• Normal values: The normal values are around 100-120 mmHg in overpressure and around 60-80 mmHg in underpressure, and are written 120/80 mmHg.
  • High values: High blood pressure (hypertension) is an overpressure of more than 140 mmHg and / or negative pressure of more than 90 mmHg. There are different degrees of severity of high blood pressure, and the degree determines whether it should be treated with medication or not.
  • Low values: Too low blood pressure (hypotension) is hypertension below 100 mmHg and / or negative pressure below 60 mmHg. This can make you dizzy, nauseous, tired, palpitations and have reduced strength.

How can Dr.Dropin help you with ECG and measuring blood pressure?

All Dr. Dropin's clinics are equipped with equipment to take a resting ECG and measure blood pressure, and doctors perform these tests where they deem it necessary. If you are healthy, take no medication and have no ailments, it is not necessary to take an ECG or measure your blood pressure. If, on the other hand, you have chest pain, palpitations, shortness of breath, dizziness, have a headache, etc., it may be an indication to check your heart function and blood pressure.

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If you experience acute onset, severe pain in the center of the chest or back, you should contact the emergency services at 113 for quick help.

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Frequently asked questions

Who should check their heart with an ECG?

Those who have symptoms with chest discomfort, pain, palpitations, shortness of breath at rest / at low activity, should have their heart checked. If, on the other hand, you experience acute, severe pain in the chest, you must contact 113 for quick help.

How safe is an ECG, can you trust it to show a possible disease?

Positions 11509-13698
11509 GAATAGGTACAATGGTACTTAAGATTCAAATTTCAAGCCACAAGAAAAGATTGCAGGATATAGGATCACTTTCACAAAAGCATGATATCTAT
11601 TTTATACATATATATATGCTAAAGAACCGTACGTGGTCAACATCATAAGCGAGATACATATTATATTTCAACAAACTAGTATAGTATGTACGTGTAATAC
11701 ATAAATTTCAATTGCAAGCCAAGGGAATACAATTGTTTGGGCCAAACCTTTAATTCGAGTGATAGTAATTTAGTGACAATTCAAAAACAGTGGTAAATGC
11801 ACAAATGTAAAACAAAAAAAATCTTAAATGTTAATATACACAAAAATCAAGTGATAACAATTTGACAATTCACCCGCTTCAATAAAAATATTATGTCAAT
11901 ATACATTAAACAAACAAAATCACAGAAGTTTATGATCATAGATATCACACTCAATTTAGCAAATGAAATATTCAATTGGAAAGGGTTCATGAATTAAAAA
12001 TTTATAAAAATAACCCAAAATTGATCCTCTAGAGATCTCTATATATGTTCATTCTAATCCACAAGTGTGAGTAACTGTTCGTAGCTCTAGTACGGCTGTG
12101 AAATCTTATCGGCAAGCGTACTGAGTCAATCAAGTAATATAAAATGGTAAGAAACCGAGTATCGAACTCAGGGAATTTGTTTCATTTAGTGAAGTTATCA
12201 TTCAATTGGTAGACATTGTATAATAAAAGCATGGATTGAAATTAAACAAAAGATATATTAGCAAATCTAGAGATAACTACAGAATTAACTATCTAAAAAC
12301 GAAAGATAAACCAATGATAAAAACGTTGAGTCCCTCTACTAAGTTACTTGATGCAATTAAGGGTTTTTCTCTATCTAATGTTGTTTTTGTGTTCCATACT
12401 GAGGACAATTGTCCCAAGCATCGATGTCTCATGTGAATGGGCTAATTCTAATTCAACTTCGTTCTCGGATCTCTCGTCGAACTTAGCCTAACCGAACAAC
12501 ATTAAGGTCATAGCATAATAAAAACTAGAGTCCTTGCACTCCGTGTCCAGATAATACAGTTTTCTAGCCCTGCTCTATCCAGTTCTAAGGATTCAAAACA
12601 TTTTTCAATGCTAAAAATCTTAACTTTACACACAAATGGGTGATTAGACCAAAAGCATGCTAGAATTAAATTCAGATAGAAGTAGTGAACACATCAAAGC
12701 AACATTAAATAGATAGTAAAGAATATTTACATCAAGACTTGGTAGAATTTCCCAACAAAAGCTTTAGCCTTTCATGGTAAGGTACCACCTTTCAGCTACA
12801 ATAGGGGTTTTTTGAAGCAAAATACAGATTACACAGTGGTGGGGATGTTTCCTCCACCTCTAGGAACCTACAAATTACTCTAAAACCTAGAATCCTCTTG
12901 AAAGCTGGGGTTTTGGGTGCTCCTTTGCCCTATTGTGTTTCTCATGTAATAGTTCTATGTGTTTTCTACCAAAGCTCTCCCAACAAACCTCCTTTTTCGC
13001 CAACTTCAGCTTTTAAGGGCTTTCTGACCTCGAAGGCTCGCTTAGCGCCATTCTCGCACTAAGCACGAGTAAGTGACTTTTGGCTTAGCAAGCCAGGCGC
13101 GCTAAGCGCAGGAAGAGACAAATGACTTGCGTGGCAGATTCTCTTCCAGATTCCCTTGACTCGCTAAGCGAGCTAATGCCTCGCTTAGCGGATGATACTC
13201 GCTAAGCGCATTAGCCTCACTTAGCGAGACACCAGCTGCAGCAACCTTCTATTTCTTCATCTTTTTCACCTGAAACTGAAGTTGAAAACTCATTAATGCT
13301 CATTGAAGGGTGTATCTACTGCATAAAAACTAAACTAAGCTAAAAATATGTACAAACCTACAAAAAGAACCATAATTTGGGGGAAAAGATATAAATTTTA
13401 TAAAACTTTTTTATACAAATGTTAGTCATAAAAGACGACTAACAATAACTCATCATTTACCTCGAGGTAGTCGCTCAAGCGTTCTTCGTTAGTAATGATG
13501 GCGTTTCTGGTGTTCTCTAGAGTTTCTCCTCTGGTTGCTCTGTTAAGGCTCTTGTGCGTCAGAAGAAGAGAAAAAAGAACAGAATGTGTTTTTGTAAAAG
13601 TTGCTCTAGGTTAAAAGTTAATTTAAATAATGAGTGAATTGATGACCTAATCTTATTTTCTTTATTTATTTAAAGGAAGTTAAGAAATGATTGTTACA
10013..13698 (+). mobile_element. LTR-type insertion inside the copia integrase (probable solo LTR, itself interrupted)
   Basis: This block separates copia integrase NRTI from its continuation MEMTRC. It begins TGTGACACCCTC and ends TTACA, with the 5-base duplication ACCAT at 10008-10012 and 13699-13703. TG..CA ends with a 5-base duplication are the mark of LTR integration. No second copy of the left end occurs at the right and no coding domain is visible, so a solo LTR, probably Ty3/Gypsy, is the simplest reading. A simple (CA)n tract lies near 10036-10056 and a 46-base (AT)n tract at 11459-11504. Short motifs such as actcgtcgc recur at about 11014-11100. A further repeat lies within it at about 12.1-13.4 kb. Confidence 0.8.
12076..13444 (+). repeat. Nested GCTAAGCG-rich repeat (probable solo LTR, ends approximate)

ECG is a safe examination. If the examination is completely normal, it is most likely something other than the heart that gives you the ailments you have. Sometimes the ailments are not present all the time, and an ECG will not be able to detect it if you do not have symptoms when the examination is taken. Then you can be referred for an examination where the heart is observed for a longer period of time.

Should I check my blood pressure from time to time to see if it's OK?

It is not necessary to check your blood pressure just to see if it is ok. If you have other diseases such as diabetes, metabolic problems, are cardiovascular or experience ailments such as dizziness, headaches, tinnitus, it is good to check your blood pressure.

Is high blood pressure a disease and can it be cured?

High blood pressure in itself is not a disease, but it can be caused by an underlying disease or lead to disease, and should therefore be taken seriously.

My grandparents had high blood pressure, will I get it too?

Sometimes hypertension is hereditary, but then you usually get it at a young age. With age, the blood vessels become a little stiffer and some thus also experience that the pressure in the blood vessels rises. Diet and lifestyle also affect blood pressure. A condition with high blood pressure due to old age and lifestyle is not hereditary.

Author: Lege Martine Hallin Henriksen
Last updated: 22.06.2022


Hunskår, S., (2017), Hjerte og kretsløp i Allmennmedisin, Oslo: Gyldendal Norsk Forlag, side 305-347

Norsk Elektronisk Legehåndbok, (2020), Hypertensjon, (online), tilgjengelig fra, hentet 29.06.2020

Store Medisinske Leksikon (2019, Blodtrykk, (online), tilgjengelig fra:, hentet 29.06.2020.